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Casual Pintuck T-shirts

April 28, 2013

This week's edition of our warm-weather series on T-shirt makeovers is simple as can be. You won't have to cut anything apart and you can do this project in less than an hour.

I recently saw a simple shirt in a magazine that had a series of organic pintucks along the neck. It gave the garment such a subtle but interesting texture that I wanted to try it on T-shirts.

To start with, I put my shirt on my dress form and safety-pinned a few tucks in place to make a plan.

1-pintuck-tees.jpgOnce I had things in place, I just took the shirt off the dress form and stitched the folds into place close to the folded edge. The result is, as I said, just a subtle change to the existing texture -- it didn't alter the shirt's shape much.

2-pintuck-tees.jpgSince my first shirt was already a ladies' cut, I wanted to try using this technique to do a little more shaping. So, I started with a boxy T-shirt. First, I pinned the shoulders to narrow them a little -- one of the things that I find the least flattering about unisex T-shirts is the way the shoulder seams hang. So, I thought it would be fun to try tucking them a bit.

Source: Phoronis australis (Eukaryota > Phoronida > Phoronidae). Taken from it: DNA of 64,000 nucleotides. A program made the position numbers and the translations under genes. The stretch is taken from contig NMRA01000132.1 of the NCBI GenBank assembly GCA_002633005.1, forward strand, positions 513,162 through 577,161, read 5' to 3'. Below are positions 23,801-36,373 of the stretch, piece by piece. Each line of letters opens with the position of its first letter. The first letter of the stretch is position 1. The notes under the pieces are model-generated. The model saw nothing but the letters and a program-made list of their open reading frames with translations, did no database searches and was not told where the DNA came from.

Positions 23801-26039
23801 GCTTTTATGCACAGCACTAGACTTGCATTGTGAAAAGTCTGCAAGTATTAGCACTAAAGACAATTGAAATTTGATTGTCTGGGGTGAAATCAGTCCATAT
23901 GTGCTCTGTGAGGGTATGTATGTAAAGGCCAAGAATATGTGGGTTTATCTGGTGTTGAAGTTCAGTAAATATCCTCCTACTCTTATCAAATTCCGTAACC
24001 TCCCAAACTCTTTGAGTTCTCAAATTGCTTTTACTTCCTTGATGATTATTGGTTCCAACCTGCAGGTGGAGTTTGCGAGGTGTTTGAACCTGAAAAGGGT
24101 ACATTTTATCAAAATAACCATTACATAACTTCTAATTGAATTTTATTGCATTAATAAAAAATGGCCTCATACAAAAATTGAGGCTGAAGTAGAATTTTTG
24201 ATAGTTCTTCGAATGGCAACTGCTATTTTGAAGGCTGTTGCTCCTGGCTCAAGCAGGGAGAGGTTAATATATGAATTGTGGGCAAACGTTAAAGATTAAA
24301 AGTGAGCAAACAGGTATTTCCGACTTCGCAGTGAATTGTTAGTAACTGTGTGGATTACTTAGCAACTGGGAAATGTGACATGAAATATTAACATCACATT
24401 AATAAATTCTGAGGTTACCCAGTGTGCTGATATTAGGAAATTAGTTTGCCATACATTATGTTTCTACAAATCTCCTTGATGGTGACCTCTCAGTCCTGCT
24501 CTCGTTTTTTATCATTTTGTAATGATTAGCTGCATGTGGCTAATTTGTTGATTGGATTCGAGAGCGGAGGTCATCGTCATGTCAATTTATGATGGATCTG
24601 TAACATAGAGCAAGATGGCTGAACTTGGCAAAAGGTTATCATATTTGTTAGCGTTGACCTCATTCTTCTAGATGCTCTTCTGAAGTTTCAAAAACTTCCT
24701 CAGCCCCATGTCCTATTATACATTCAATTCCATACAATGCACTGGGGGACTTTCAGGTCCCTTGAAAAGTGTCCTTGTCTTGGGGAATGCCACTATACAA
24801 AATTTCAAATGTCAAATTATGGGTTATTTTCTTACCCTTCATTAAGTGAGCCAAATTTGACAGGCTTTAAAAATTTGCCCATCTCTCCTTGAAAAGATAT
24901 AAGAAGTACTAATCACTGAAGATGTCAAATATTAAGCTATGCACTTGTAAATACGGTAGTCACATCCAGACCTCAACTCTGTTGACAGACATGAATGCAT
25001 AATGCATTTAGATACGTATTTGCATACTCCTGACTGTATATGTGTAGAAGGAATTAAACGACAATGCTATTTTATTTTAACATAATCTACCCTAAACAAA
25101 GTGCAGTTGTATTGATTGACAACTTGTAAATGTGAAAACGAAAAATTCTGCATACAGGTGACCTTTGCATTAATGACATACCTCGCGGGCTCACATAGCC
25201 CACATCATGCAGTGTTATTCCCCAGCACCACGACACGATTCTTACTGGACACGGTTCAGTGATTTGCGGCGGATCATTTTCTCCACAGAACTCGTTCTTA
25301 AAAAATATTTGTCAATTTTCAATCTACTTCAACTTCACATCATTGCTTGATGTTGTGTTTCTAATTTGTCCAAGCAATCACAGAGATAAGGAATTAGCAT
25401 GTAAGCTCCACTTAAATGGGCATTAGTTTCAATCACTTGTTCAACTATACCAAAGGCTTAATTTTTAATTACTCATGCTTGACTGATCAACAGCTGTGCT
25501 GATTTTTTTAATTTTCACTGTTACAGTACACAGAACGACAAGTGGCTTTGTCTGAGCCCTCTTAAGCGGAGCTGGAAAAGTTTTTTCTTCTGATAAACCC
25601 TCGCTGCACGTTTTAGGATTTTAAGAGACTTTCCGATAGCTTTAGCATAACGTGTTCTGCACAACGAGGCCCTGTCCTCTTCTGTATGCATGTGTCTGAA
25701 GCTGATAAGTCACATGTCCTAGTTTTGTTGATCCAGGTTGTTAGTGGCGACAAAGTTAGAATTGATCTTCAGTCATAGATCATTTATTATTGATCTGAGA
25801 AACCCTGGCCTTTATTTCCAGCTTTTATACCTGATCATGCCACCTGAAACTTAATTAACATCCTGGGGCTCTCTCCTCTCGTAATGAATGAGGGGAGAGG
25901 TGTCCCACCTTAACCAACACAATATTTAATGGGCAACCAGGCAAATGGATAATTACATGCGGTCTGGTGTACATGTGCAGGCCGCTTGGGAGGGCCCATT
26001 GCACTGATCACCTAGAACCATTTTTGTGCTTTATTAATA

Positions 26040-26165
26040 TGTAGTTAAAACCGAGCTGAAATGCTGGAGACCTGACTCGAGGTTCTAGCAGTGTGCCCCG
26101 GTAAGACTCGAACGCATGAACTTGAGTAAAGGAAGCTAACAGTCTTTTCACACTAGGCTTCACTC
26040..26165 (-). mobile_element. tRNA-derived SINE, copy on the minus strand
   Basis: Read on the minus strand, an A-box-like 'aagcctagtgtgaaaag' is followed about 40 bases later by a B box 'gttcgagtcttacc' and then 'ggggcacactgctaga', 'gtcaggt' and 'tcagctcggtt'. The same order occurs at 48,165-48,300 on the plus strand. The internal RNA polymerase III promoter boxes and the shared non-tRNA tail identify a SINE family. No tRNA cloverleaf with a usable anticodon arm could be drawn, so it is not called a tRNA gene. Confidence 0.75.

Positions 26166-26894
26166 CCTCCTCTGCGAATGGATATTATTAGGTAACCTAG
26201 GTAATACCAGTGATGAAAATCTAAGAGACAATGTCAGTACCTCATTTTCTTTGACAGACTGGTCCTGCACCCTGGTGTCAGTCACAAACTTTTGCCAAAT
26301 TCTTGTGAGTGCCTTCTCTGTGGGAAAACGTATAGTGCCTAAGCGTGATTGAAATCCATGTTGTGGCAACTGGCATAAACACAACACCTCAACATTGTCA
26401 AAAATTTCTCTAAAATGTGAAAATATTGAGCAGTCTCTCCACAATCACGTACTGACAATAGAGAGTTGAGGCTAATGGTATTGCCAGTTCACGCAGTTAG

3-pintuck-tees.jpgThen, I pinned one long tuck along the torso. My plan was to repeat this tuck over and over to give the shirt a narrower, more shaped waist. Since I'm going for an organic, unstructured look, I just wanted to get the reference line pinned in place.

4-pintuck-tees.jpgThis is the stitching of that waist area pleating in process -- I just moved around the shirt, stitching a pintuck every two inches or so.

5-pintuck-tees.jpgHere is the shirt with the tucking in place. I like the random imperfect lines, but if you prefer a more perfected look, you could mark each tuck with a water soluble marker or pencil before stitching.

6-pintuck-tees.jpgThe key thing to remember with taking little tucks like this in T-shirts is that you have to maintain the ability to pull the garment on.

Of course, this simple technique could be used to embellish all kinds of garment and craft projects. It's a nice way to play with fabric and add a little fun to your stitching. It's also a good way to give inexperienced stitchers some design freedom to build confidence.

I think I may next do some of these organic pintucks on flat fabric and then cut it to make a bag. And then maybe a pair of pants. And after that ... who knows?

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This page contains a single entry by Holly Frey published on April 28, 2013 7:16 PM.

Old Fashioned Linens was the previous entry in this blog.

Ruffle Knit Wristlet is the next entry in this blog.

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